IN THE NEWS

Tax

NEWS
May 9, 2015 | By Allison Steele, Inquirer Staff Writer
New Jersey State Sen. Raymond J. Lesniak (D., Union) introduced a bill Thursday that would freeze corporate tax-break programs until the state could produce reports assessing how effective they have been at creating jobs and growing the local economy. Lesniak said the legislation would create more transparency surrounding the $5 billion in tax incentives that the state's Economic Development Authority (EDA) has given in recent years to companies, many of which have been awarded the credits in exchange for relocating to Camden and other struggling cities.
NEWS
May 9, 2015 | By Andrew Seidman, Inquirer Trenton Bureau
TRENTON - New Jersey Senate President Stephen Sweeney introduced legislation Thursday that would raise the marginal tax rate on income above $1 million, a measure he said would help fund the pension system, but one that almost certainly will be vetoed by Gov. Christie. Sweeney (D., Gloucester) also proposed increasing a tax credit for the poor. Christie, a Republican, cut that credit in 2010 amid a budget shortfall. "No one likes to increase any tax," Sweeney said in a statement, "and it would not be necessary to do so if New Jersey did not rank near the bottom in economic, revenue, and job growth under the Christie administration.
NEWS
May 9, 2015 | By Tricia L. Nadolny, Inquirer Staff Writer
Rentals through Airbnb, the online marketplace where people can list their homes for short-term stays, could soon be taxed in Philadelphia. The Nutter administration is making the push ahead of the September visit of Pope Francis, when home rentals are expected to be in high demand. "People are bringing in money on this and, at least in the pope's visit, bringing in a decent amount of money," said City Councilman William K. Greenlee, who introduced a bill Thursday on behalf of the Nutter administration to regulate and tax short-term rentals.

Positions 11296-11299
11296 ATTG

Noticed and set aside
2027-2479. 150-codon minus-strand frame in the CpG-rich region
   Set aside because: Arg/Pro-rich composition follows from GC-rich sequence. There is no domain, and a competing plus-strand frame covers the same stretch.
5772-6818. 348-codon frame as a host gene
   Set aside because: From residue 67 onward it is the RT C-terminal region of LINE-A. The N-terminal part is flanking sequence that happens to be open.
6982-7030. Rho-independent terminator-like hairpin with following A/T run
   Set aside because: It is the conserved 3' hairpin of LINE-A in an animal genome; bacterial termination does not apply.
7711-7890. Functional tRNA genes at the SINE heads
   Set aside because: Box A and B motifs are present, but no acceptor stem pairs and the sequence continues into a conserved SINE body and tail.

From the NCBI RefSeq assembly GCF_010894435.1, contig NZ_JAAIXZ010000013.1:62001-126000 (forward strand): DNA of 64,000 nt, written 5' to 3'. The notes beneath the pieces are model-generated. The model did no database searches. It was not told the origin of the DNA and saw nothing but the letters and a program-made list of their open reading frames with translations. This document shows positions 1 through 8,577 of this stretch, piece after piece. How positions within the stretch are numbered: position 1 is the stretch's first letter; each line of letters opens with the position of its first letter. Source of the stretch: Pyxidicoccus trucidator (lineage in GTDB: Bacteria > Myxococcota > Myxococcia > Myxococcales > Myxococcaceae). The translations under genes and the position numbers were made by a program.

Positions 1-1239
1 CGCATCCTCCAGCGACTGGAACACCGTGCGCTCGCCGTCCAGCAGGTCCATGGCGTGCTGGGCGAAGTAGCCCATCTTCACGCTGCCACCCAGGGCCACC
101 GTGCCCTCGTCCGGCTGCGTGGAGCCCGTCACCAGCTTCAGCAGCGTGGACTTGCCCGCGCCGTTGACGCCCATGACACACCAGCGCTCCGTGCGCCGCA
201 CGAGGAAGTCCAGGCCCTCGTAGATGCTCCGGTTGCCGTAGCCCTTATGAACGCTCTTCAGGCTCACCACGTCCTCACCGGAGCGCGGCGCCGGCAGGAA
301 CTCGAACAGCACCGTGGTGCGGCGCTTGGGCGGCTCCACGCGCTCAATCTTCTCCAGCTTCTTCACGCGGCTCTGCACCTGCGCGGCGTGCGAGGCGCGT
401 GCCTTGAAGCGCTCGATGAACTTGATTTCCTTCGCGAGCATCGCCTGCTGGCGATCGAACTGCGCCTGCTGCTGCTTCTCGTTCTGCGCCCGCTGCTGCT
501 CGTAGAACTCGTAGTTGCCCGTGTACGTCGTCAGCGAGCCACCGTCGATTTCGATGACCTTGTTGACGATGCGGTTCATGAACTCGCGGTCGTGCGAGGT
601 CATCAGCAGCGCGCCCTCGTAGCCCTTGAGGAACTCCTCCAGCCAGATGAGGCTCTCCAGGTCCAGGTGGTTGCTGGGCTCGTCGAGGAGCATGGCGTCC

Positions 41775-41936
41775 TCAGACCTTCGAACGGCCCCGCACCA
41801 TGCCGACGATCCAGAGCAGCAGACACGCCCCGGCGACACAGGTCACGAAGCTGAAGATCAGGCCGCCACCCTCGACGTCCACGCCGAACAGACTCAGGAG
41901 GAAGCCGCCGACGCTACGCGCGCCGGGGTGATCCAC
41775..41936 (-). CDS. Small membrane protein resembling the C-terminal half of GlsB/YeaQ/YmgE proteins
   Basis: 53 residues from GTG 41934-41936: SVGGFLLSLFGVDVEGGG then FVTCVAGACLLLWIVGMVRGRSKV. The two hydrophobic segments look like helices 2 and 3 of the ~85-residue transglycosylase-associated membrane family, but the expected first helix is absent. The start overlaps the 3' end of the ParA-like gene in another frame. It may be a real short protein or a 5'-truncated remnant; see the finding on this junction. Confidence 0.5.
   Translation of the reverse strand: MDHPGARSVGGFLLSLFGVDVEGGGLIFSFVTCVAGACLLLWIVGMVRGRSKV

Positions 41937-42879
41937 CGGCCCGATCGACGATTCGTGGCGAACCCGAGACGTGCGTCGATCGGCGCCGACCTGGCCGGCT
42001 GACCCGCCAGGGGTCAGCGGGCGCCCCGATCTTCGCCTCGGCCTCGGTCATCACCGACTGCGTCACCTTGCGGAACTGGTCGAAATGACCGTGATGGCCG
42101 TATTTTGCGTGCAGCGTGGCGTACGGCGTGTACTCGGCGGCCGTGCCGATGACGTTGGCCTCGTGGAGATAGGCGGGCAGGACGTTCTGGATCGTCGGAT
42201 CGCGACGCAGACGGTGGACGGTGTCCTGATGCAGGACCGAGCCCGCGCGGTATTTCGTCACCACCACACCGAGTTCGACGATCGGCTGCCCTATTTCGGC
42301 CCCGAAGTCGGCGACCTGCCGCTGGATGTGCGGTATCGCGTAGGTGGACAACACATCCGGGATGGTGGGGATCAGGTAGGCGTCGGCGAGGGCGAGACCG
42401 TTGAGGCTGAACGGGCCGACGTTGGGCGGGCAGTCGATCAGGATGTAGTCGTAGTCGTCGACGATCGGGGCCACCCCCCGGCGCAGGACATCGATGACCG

NEWS
May 8, 2015 | By Angela Couloumbis, Inquirer Harrisburg Bureau
HARRISBURG - A ranking House Republican said Wednesday that party leaders were ready to put to a vote a hotly debated property-tax-relief proposal, shifting the spotlight to an issue certain to become a key point in this year's budget talks. Majority Leader Dave Reed of Indiana County said he intended to call the GOP-sponsored plan for a floor vote next week, despite not knowing whether it had the support to pass the chamber - or even enough to win a majority among his own party. "This is not a partisan issue," Reed told reporters.
NEWS
May 8, 2015 | BY WENDY RUDERMAN, Daily News Staff Writer rudermw@phillynews.com, 215-854-5924
PHILADELPHIA homeowners are making money - in some cases, thousands of dollars a year - by renting out rooms and apartments for short-term stays on websites like Airbnb and VRBO. And the city wants its cut. Councilman at-large Bill Greenlee, at the behest of Mayor Nutter, introduced legislation yesterday that would levy the city's existing 8.5 percent hotel tax on rental income earned by homeowners. The bill comes as the city prepares to welcome the masses for the 2015 World Meeting of Families.
NEWS
May 7, 2015 | Chris Hepp, Inquirer Staff Writer